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City centre plan could bring 2,500 jobs

PUBLISHED: 07:31 06 June 2006 | UPDATED: 10:57 22 October 2010

SHAUN LOWTHORPE

Up to 2500 new jobs could be created on a former printing works in Norwich, if ambitious plans get the go-ahead.

SHAUN LOWTHORPE

Up to 2500 new jobs could be created on a former printing works in Norwich, if ambitious plans get the go-ahead.

Jarrold is looking to submit multi-million pound proposals for a hotel, offices, and 200 homes on its land at Whitefriars, off Barrack Street.

The company is in advanced talks with officials at government department Defra about moving hundreds of employees to a new £15m office development on the site, while the new hotel would neighbour the Greens Health and Fitness club.

The scheme could also could see 50 1930s council flats demolished, if City Hall agrees later this month to sell its land on an adjoining site.

David Hill, chairman of Jarrold & Sons, said the company was in advanced discussions for a landmark "green" building on the site built to the highest standards of environmental sustainability.

"The new St James Development at Whitefriars will create an exciting new office scheme for Norwich which we hope will encourage occupiers to remain in a vibrant city centre rather than relocate out of town," he said. "It will also modernise and extend the existing affordable housing on Barrack Street.

"We also hope that the development will include a three or four star riverside hotel. We feel the proposals are very good news for Norwich and hope that we will be able to secure planning permission for the scheme later this year."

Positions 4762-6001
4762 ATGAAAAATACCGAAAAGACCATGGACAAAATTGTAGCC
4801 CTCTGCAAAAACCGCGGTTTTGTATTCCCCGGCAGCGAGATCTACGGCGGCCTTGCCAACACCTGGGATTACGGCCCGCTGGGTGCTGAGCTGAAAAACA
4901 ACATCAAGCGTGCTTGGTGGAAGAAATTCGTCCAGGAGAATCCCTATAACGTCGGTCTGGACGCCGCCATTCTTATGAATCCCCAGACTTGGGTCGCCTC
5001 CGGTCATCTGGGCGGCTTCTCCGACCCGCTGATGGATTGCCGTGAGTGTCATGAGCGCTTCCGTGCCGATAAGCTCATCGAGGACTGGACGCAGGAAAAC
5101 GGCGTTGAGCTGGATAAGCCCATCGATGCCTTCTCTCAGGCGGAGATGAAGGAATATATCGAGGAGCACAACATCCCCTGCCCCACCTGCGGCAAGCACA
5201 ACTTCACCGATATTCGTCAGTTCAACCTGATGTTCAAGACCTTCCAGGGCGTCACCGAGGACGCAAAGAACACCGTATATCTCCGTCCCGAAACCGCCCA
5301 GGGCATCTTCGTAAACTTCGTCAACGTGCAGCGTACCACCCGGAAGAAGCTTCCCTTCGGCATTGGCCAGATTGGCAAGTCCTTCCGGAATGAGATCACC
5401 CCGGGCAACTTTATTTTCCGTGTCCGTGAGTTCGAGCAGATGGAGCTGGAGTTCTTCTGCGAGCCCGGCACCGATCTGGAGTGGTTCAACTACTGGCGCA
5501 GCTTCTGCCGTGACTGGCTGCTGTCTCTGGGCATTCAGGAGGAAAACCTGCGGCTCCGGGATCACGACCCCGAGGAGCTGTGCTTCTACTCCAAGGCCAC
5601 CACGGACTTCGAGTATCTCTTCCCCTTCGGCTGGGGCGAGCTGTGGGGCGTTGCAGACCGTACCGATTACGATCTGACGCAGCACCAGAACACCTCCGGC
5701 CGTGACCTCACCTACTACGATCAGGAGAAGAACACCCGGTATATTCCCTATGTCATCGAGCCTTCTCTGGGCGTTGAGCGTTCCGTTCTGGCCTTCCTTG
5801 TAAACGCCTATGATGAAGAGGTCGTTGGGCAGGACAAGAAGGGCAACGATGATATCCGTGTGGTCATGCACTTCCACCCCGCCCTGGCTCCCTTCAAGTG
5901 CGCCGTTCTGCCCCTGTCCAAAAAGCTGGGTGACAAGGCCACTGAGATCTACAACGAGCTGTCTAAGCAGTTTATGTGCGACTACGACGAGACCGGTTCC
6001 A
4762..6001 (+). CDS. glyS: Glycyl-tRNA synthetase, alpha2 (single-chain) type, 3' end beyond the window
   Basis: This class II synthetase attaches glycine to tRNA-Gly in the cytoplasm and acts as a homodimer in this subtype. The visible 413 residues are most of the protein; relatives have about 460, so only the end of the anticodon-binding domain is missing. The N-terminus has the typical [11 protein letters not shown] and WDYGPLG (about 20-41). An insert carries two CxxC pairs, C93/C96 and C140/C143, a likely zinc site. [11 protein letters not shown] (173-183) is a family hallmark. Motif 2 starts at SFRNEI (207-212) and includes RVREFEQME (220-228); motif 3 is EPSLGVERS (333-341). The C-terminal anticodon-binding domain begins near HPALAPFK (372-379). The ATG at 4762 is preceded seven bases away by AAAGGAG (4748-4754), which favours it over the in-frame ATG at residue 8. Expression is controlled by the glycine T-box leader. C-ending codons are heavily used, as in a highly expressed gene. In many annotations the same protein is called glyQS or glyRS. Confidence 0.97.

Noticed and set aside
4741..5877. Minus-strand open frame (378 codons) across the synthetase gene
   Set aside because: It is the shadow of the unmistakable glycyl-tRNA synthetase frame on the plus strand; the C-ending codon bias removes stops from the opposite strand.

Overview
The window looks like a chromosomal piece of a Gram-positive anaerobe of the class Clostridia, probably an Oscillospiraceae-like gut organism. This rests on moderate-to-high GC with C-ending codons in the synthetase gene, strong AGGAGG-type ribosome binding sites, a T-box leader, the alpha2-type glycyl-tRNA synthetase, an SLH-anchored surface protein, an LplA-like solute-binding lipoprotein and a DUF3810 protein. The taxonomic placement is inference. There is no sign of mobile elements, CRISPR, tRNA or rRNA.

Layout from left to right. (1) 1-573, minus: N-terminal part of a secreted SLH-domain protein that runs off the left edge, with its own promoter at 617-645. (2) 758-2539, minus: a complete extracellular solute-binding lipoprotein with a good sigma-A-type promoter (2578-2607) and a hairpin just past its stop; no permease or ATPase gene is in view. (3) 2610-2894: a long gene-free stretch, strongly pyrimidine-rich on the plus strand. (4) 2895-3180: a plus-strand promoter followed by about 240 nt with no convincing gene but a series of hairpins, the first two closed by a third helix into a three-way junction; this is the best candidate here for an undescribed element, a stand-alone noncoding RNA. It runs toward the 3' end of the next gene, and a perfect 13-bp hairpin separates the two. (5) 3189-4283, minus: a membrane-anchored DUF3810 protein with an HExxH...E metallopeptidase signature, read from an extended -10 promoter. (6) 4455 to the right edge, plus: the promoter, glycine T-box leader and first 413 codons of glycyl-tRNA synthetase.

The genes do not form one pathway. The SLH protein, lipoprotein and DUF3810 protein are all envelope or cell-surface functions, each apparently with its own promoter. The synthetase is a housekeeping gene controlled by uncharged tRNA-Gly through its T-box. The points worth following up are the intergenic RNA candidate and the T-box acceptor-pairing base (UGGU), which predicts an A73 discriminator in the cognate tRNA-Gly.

Hopes are high that if Defra relocated to Whitefriars, the area could become a focal point for sustainable building design - attracting a range of environment organisations such as English Nature, the Environment Agency and even the Broads Authority.

The move could also open up more of the city's Riverside area to the public and kickstart the regeneration of surrounding areas including Magdalen Street and Anglia Square.

The council homes facing demolition would be replaced by 60 new affordable housing association properties, 30pc of the total.

And that could be the first test of the recently signed memorandum of understanding between the new minority Labour administration and the Green Party - which wants at least half of new developments to be low cost homes.

The flats' 45 tenants were yesterday sent letters outlining plans to pay them £4,500 in moving costs if the land was sold. The remaining five leaseholders would be offered full market value for their homes.

Steve Morphew, leader of the council, said Defra would be the anchor tenant in the development.

"If we can get Defra there are other organisations who will want to be close to it and that would give us a significant cluster," he said. "There is going to be a number of spin-off benefits for the Riverside Walk area.

"This is a not really nice part of the city which deserves a bit of money spent on it. We have ambitions to make sure we regenerate all the areas around there."

Kris Reeves, the city council's acting head of strategic housing, said the existing properties failed the decent homes standard and would cost between £500,000 and £750,000 to bring up to scratch.

"That's just the kitchens and bathrooms," she said. "They also need their windows replacing. The 60 affordable units will be of a much higher standard and also be bigger."

She said the council would offer to rehouse all tenants into an area of their choice, including the new properties.

"If the decision is made to go ahead, some of the tenants would probably go quite readily as they have got transfer applications in and they are looking to move away."

Last night a Defra spokeswoman said it was too early to say which branches of the department would move to Whitefriars.

"We can confirm that we are in discussions about a site in Norwich, but unable to confirm the details," she said.

Members of the council's executive are set to consider the plans on June 21.


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